However, compared with the fourth quarter, the frantic pace of farmland price gains moderated, the Fed said.
Non-irrigated cropland and irrigated cropland rose 7.7 percent and 9.0 percent, respectively, from the fourth quarter of 2011 to the first quarter of 2012. By comparison, non-irrigated cropland and irrigated cropland rose 3.4 percent and 2.9 percent, respectively, between 2012's fourth quarter and the first quarter of this year.
"Cropland value gains slowed compared with last year due to falling crop prices and rising input costs," the bank said.
(U.S. Plains farmland values:)
The western half of Missouri posted the biggest jump in land values, with non-irrigated farmland prices up 28 percent from a year earlier, the Kansas City Fed said.
Bankers in the Kansas City Fed district said record land prices raised debt obligations for young and beginning farmers and producers expanding their operations.
"Producers appeared to be taking advantage of record low interest rates to finance capital purchases but were using cash to cover operating costs, limiting overall operating loan demand," the bank said.
Loan repayment rates remained higher than in 2012, but bankers expected the pace of improvement to slow due to rising production costs and forecasts for lower farm income.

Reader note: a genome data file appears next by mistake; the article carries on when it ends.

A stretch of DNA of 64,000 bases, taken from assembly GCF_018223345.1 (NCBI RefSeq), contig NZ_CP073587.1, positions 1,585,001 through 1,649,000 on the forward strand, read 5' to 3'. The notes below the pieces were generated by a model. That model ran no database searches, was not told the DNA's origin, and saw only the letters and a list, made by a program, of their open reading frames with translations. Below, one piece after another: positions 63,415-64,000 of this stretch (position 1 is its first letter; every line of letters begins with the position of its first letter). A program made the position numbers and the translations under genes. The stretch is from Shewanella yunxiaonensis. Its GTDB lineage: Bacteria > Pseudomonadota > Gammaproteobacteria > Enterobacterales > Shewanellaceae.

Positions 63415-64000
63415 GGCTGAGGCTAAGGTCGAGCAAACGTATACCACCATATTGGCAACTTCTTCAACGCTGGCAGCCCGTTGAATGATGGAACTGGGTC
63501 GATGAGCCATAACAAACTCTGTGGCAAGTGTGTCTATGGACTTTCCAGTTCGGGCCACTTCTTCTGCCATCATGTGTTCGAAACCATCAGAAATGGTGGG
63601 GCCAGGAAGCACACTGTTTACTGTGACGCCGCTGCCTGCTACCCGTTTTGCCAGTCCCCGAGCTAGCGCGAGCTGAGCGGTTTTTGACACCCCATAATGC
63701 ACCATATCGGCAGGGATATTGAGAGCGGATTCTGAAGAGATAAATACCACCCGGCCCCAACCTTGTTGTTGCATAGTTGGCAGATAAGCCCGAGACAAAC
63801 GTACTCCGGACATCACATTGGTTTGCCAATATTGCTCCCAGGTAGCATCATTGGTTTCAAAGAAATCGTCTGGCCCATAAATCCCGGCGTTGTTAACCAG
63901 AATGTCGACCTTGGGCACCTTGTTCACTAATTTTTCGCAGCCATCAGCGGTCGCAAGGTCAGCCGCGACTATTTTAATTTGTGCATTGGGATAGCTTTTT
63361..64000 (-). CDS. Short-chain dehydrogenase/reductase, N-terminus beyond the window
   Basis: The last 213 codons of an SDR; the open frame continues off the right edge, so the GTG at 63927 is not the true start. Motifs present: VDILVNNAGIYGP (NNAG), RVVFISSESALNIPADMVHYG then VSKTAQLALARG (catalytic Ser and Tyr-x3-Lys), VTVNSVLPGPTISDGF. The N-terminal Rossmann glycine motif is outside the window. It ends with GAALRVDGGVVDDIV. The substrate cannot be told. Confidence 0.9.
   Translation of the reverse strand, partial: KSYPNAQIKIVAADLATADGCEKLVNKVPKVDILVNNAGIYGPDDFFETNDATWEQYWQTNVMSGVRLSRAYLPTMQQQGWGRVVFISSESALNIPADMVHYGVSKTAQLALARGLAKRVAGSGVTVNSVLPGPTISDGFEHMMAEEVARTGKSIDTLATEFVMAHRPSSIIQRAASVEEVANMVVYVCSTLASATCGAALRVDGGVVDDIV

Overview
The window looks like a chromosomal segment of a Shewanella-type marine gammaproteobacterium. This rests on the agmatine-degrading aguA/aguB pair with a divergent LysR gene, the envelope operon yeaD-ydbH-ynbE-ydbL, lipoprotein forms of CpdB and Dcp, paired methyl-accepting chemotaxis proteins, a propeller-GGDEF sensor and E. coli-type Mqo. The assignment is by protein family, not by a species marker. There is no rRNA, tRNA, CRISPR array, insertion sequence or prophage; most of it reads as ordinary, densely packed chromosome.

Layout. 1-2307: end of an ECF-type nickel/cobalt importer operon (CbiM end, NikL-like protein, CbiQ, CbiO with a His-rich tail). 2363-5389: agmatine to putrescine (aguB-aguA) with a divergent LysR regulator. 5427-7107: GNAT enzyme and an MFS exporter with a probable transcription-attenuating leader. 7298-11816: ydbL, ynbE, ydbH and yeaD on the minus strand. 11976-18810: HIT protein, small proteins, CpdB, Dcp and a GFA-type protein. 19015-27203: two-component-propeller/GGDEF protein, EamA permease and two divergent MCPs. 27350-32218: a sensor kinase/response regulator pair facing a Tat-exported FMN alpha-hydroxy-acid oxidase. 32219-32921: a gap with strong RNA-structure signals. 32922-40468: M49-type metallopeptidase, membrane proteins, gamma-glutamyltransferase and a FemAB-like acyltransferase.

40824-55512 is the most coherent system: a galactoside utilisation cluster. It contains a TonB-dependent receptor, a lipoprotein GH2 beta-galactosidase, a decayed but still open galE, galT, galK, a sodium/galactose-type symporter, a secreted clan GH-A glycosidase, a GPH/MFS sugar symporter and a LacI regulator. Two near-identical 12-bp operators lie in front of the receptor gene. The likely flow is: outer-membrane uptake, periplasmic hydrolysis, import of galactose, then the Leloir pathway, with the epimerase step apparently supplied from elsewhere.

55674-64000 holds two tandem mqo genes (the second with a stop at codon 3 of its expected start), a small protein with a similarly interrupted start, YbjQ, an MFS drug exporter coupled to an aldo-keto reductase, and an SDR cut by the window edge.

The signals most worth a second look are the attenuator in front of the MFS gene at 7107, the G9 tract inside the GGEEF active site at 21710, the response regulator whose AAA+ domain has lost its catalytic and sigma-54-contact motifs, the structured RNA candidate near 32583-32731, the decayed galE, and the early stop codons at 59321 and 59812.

"Some bankers expressed concern that a downturn in farm income or land values could impact the ability of more leveraged operations to meet debt obligations, particularly for borrowers using land as collateral on other loans," the Kansas City bank said.
Also on Wednesday, the Federal Bank of St. Louis issued its first-quarter survey for farmland in the southern Midwest and Mid-South, a region that includes eastern Missouri, Arkansas, southern parts of Illinois and Indiana, western sections of Kentucky and Tennessee, and parts of northern Mississippi.
Bankers said farmland values fell 2 percent in the district from the fourth quarter, but the survey provided no year-earlier comparisons because this was only the bank's fourth quarterly survey.
However, many bankers also thought land values and cash rents would continue to rise in the current quarter, if at a tempered pace, the St. Louis Fed report said.
"In the District as a whole, 51 percent of respondents indicated that the financial condition of crop producers improved either modestly or significantly from one year ago. In addition, another 31 percent of respondents indicated no change in the financial condition of crop producers," the St Louis Fed said. "Only 2 percent of bankers identified a decline in land values as the most significant risk in 2013."
The Chicago Federal Reserve, which surveys bankers across the heart of the Midwest Corn Belt, said it will release its banker survey on Thursday.